The less good bits included my rather expensive English cheese plate – a bit dull, served from the fridge as if not many people choose it (and I shan't again) and served with oatcakes -does anyone know anything quite so boring as oatcakes? If i'd had my wits about me I'd have asked for more of the the bread I was so effusive about above. Then there was the fact that they don't have decaf – so we 'd have liked a coffee but had to go elsewhere for it. The service was nicely timed and perfectly polite, but somehow in a casual place like this one you kind of expect a few more smiles. Not at all grumpy, but the place could be a little more welcoming, thats all. The bill came to £93 of which about £10 has down to my mistake with the cheese. Will we go again? I'd be surprised if we didn't . It was good food and it was interesting- a most enjoyable lunch.
My review may be a little biased, this is a warning. The corner room used to be my “no-idea-where-to-book” go to restaurant. You can't book mind you but I was pretty sure we would be seated (or told “sorry, no chance”) within 30 minutes of showing up, which surely, is just perfect for a cocktail or two to pass the time and tease the hunger.
To start with, you'll find the former breakfast room of the Town Hall Hotel on the first floor, round a corner, by the tapestry buck head (it makes sense when you see it). It's not big and it looks like just the pictures you can find on the internet. The service is generally laid back, helpful and friendly.
At my last visit (we arrived just before 10.30pm on a Thursday night) all tables where occupied and they sat us for a drink in the adjacent room. It was dark, woody and leathery, the room not the drink with beautiful vintage furniture (it looked vintage anyway).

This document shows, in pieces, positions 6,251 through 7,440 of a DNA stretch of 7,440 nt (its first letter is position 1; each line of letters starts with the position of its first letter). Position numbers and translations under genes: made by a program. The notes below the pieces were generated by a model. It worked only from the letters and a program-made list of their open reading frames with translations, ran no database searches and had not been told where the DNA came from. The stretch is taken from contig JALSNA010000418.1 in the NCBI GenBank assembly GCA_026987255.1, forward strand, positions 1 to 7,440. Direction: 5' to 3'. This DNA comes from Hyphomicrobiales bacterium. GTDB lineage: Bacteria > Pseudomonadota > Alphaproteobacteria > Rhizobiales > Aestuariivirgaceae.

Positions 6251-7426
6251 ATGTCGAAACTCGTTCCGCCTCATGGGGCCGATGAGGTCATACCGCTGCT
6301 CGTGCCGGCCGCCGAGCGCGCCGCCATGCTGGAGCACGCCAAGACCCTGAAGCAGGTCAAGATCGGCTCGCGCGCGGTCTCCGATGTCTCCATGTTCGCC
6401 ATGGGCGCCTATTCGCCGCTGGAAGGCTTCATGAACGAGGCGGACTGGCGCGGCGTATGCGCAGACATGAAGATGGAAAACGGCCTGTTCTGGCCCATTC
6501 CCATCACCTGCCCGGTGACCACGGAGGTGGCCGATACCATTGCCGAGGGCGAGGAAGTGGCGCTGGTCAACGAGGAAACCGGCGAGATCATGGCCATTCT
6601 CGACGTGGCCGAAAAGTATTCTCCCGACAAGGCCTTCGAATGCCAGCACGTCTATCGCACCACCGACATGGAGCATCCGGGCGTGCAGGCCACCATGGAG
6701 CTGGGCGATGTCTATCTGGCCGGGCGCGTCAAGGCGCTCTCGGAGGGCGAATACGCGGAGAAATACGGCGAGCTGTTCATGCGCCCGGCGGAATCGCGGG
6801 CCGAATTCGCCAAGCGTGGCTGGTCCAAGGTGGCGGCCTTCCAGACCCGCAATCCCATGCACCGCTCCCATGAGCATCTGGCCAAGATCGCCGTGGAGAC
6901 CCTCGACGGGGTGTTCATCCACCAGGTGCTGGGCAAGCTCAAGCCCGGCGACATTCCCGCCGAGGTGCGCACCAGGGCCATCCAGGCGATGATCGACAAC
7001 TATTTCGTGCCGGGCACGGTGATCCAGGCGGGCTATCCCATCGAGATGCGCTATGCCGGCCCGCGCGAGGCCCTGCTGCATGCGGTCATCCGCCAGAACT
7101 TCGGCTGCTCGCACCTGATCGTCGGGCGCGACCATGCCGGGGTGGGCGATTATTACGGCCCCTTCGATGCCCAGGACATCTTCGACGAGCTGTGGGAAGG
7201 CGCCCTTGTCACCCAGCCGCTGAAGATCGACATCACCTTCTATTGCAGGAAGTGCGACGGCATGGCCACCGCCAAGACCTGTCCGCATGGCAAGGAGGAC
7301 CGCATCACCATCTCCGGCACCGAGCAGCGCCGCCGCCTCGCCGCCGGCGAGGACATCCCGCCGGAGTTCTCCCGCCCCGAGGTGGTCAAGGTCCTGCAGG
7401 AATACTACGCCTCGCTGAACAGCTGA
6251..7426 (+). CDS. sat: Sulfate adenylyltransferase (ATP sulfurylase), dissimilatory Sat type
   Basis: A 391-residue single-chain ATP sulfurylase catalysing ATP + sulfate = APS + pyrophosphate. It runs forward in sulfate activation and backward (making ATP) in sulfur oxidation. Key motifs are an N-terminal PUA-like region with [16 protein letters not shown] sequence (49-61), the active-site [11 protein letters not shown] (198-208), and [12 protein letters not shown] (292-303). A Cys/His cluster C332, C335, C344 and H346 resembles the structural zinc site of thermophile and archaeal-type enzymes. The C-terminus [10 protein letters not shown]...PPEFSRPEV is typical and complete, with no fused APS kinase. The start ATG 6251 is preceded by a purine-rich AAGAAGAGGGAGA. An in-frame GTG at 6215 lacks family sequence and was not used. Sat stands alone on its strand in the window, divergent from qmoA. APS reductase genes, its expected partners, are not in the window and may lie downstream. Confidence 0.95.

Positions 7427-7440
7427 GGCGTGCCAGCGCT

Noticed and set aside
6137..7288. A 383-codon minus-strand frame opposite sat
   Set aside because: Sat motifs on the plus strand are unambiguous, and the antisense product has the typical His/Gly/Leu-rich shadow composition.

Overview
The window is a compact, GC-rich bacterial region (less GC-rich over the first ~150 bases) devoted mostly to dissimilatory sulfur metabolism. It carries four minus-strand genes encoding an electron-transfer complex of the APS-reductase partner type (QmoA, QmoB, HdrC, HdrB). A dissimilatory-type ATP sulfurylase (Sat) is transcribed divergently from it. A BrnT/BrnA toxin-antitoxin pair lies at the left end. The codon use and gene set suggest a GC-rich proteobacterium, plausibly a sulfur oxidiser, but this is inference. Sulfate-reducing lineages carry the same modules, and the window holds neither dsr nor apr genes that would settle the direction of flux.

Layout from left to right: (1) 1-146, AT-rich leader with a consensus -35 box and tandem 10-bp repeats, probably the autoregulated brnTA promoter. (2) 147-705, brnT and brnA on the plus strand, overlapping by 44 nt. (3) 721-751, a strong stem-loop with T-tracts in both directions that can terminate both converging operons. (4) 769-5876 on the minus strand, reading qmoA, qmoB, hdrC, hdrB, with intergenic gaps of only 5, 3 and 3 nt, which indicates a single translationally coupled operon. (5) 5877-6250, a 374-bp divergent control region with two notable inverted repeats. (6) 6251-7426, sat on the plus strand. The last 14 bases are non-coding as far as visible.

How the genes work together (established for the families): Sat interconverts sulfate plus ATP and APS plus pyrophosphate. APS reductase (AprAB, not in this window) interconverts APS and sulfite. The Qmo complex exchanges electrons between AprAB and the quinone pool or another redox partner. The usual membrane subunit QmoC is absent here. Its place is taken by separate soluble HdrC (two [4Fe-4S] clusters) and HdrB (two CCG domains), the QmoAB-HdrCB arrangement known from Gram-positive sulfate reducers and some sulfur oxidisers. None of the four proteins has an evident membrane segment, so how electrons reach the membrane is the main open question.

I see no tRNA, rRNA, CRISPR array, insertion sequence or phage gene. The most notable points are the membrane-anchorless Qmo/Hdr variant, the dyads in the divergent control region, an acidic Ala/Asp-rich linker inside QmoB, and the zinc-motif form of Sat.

When we made it to the table, we were famished and fell onto the delicious bread (from the E5 Bakehouse I believe) and the giant green olives stuffed with anchovies. We asked for some more and munched happily on them as we studied the menu.
As a rule, I found, the food is just great, it looks amazingly fancy and pretty, the portions are deceptively sufficient and it's tasty. Not interesting (ok, that also), not crazy, tasty, which really is what you want.
I found that desserts there are a tad hit and miss. My sweet-potatoes-popcorn -ice-cream-whatever was… well, interesting, crazy and pretty but not particularly tasty.
Still, for the price, it's a very good deal !
Food + drink: 3
After much hype, I found Corner Room somewhat disappointing. The rather austere, brightly lit room desperately needs to be full and buzzing to provide atmosphere, yet sadly only 3 table were occupied, giving the feeling of a schoolhouse dining hall. The service was extremely friendly, albeit not overly attentive, and our waitress delightful – however by own admission she knew nothing of the wines on the very short list (just 5 red/5 white) – all of which were rather leftfield choices and, having tried 3 of them, we were hugely unimpressed. The food I would describe as “good”, but little more; whilst beautifully presented, the “smoked yolk” in the steak tartare totally overpowered all other flavours and although the duck was cooked superbly well, the accompanying risotto was slightly underdone and a trifle bland. In short, I wouldn't rush back: £200 for 4 people (2 courses each; 3 bottles of wine) is by no means ridiculous but aside from the food's presentation, for less than this you can eat similarly well but in a better atmosphere and with a substantially preferable selection of wines in many decent gastropubs.